The first step toward obtaining the source is to sign up for a GitHub account. Though it’s absolutely possible to clone the authoritative repo locally, without an account either here or at some other writable host you won’t have an avenue to push changes of your own or contribute ideas. Because signing up for an account is free for our uses and has become commonplace especially in open source development, it’s the avenue we’ll advise.

As shown in Figure 4-2, signup is fairly simple, and the process starts at https://github.com.

GitHub Signup
Figure 4-2. GitHub signup

Once logged in, you’ll fork the authoritative repo into your own publicly viewable repository. You do this by visiting the book’s repo and clicking the Fork button, as shown in Figure 4-3.

Forking a GitHub Repository
Figure 4-3. Forking a GitHub repository

With the fork in your account, now you’ll be able to clone this repository locally. And because you have your own fork on GitHub, you’ll be able to push the commits you make locally to your own fork, where you have write access. This provides two important benefits. First, it serves as a backup in case of disk failure, loss of machine, or a synchronization point if you develop on many machines. Second, it allows others to see the changes you’ve made and optionally bring them in for their own use.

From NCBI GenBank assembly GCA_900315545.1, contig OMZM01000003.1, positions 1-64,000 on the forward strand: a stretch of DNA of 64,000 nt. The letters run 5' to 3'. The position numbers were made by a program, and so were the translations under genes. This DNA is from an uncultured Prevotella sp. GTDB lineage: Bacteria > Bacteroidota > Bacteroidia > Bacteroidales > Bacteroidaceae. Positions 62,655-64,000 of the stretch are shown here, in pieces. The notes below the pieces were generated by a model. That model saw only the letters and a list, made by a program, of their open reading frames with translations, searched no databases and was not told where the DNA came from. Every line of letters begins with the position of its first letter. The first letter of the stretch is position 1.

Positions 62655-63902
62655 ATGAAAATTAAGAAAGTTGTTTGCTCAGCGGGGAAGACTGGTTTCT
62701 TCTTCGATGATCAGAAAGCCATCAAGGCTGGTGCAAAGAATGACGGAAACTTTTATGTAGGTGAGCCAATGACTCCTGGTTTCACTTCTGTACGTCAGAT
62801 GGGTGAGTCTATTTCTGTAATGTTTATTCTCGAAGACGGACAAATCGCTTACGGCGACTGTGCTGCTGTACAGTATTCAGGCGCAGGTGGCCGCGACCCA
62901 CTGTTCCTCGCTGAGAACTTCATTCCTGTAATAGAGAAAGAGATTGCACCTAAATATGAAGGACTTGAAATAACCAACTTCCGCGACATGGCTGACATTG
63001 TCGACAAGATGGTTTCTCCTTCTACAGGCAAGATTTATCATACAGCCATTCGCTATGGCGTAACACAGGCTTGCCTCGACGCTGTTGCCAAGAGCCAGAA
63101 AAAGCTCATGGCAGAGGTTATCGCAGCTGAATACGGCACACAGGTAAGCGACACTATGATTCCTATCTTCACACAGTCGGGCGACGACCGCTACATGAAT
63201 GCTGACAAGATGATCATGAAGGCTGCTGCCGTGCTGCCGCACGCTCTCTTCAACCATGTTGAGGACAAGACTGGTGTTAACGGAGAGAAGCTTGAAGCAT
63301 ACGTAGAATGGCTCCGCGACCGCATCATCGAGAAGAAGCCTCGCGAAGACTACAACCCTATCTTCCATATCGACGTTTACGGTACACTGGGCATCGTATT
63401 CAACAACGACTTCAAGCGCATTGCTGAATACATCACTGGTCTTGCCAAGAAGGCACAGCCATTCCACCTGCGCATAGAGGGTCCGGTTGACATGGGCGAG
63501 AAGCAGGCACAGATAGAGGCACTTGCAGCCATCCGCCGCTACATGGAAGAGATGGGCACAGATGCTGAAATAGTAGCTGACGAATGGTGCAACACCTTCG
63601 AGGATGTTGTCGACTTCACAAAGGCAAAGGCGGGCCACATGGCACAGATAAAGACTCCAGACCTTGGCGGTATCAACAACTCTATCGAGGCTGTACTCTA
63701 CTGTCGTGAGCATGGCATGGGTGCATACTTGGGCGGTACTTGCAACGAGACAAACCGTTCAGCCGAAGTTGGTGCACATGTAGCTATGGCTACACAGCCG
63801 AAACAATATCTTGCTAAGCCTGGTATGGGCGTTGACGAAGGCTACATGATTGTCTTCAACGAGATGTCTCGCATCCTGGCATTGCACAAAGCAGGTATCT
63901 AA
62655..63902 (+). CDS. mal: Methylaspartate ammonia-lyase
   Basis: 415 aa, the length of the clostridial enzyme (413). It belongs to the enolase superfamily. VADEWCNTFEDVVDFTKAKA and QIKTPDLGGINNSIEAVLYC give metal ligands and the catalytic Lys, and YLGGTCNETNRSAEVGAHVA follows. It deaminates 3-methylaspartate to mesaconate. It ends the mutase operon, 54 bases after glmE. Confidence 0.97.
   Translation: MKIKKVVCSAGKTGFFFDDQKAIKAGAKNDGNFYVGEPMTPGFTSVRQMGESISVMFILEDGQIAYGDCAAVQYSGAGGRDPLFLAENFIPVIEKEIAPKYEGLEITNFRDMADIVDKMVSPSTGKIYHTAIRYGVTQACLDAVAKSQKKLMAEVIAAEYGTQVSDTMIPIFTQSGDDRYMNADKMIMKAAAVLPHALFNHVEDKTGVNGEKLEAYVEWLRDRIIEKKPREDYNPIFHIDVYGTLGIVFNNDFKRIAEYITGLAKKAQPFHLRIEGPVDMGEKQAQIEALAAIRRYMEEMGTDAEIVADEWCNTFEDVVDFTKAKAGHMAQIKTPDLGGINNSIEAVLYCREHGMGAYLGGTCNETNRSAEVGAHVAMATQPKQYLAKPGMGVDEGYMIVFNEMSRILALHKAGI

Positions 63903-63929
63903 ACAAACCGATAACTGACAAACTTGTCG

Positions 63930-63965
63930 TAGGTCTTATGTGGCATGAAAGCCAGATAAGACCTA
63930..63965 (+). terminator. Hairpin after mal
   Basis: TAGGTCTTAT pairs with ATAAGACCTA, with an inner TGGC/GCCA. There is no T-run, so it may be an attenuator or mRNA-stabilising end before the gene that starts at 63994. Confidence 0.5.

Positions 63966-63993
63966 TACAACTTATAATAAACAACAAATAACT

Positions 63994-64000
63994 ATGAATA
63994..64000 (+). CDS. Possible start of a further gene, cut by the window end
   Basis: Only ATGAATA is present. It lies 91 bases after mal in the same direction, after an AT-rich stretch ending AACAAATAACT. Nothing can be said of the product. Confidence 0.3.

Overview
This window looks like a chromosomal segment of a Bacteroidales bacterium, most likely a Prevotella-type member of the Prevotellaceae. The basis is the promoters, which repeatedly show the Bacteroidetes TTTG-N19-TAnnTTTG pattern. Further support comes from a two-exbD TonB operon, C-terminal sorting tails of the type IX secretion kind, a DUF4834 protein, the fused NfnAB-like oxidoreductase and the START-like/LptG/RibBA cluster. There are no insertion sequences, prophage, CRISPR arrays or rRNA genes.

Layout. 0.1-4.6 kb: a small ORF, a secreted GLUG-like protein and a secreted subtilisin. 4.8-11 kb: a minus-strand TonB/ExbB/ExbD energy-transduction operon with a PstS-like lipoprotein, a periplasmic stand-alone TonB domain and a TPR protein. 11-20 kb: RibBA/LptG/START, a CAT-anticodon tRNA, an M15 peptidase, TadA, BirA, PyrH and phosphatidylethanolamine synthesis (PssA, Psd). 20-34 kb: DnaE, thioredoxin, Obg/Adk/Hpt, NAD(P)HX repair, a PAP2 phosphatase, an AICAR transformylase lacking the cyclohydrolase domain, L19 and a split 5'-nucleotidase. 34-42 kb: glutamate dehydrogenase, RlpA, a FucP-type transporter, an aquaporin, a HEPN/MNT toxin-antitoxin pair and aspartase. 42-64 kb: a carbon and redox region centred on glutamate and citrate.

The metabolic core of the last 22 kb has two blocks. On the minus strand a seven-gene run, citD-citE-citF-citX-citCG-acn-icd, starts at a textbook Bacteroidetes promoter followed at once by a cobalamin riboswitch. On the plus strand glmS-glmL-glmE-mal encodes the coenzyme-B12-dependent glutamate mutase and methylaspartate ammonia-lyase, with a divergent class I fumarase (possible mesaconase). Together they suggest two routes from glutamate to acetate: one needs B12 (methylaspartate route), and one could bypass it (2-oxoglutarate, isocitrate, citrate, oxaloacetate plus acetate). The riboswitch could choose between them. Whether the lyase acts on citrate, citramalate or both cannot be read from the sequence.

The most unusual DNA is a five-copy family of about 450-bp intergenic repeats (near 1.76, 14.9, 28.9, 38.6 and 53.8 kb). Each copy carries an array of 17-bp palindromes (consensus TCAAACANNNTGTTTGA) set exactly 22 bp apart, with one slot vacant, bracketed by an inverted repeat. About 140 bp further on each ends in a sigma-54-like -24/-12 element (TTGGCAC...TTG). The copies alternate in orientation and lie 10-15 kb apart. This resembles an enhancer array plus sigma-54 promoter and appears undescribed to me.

Before bringing in your fork of the repository locally, you’ll need to have a Git client installed. This is a command-line tool available on many platforms, but there are also GUI wrappers included in many IDEs, like Eclipse or IntelliJ IDEA. We’ll offer instructions based on the command line.

Installation is platform-specific, but in flavors of Linux, this is easily enough achieved via your package manager of choice:

$> sudo apt-get install -y git

apt-get is the default for Debian-based distributions including Ubuntu and Linux Mint; for others (including RHEL and Fedora), yum may be more appropriate: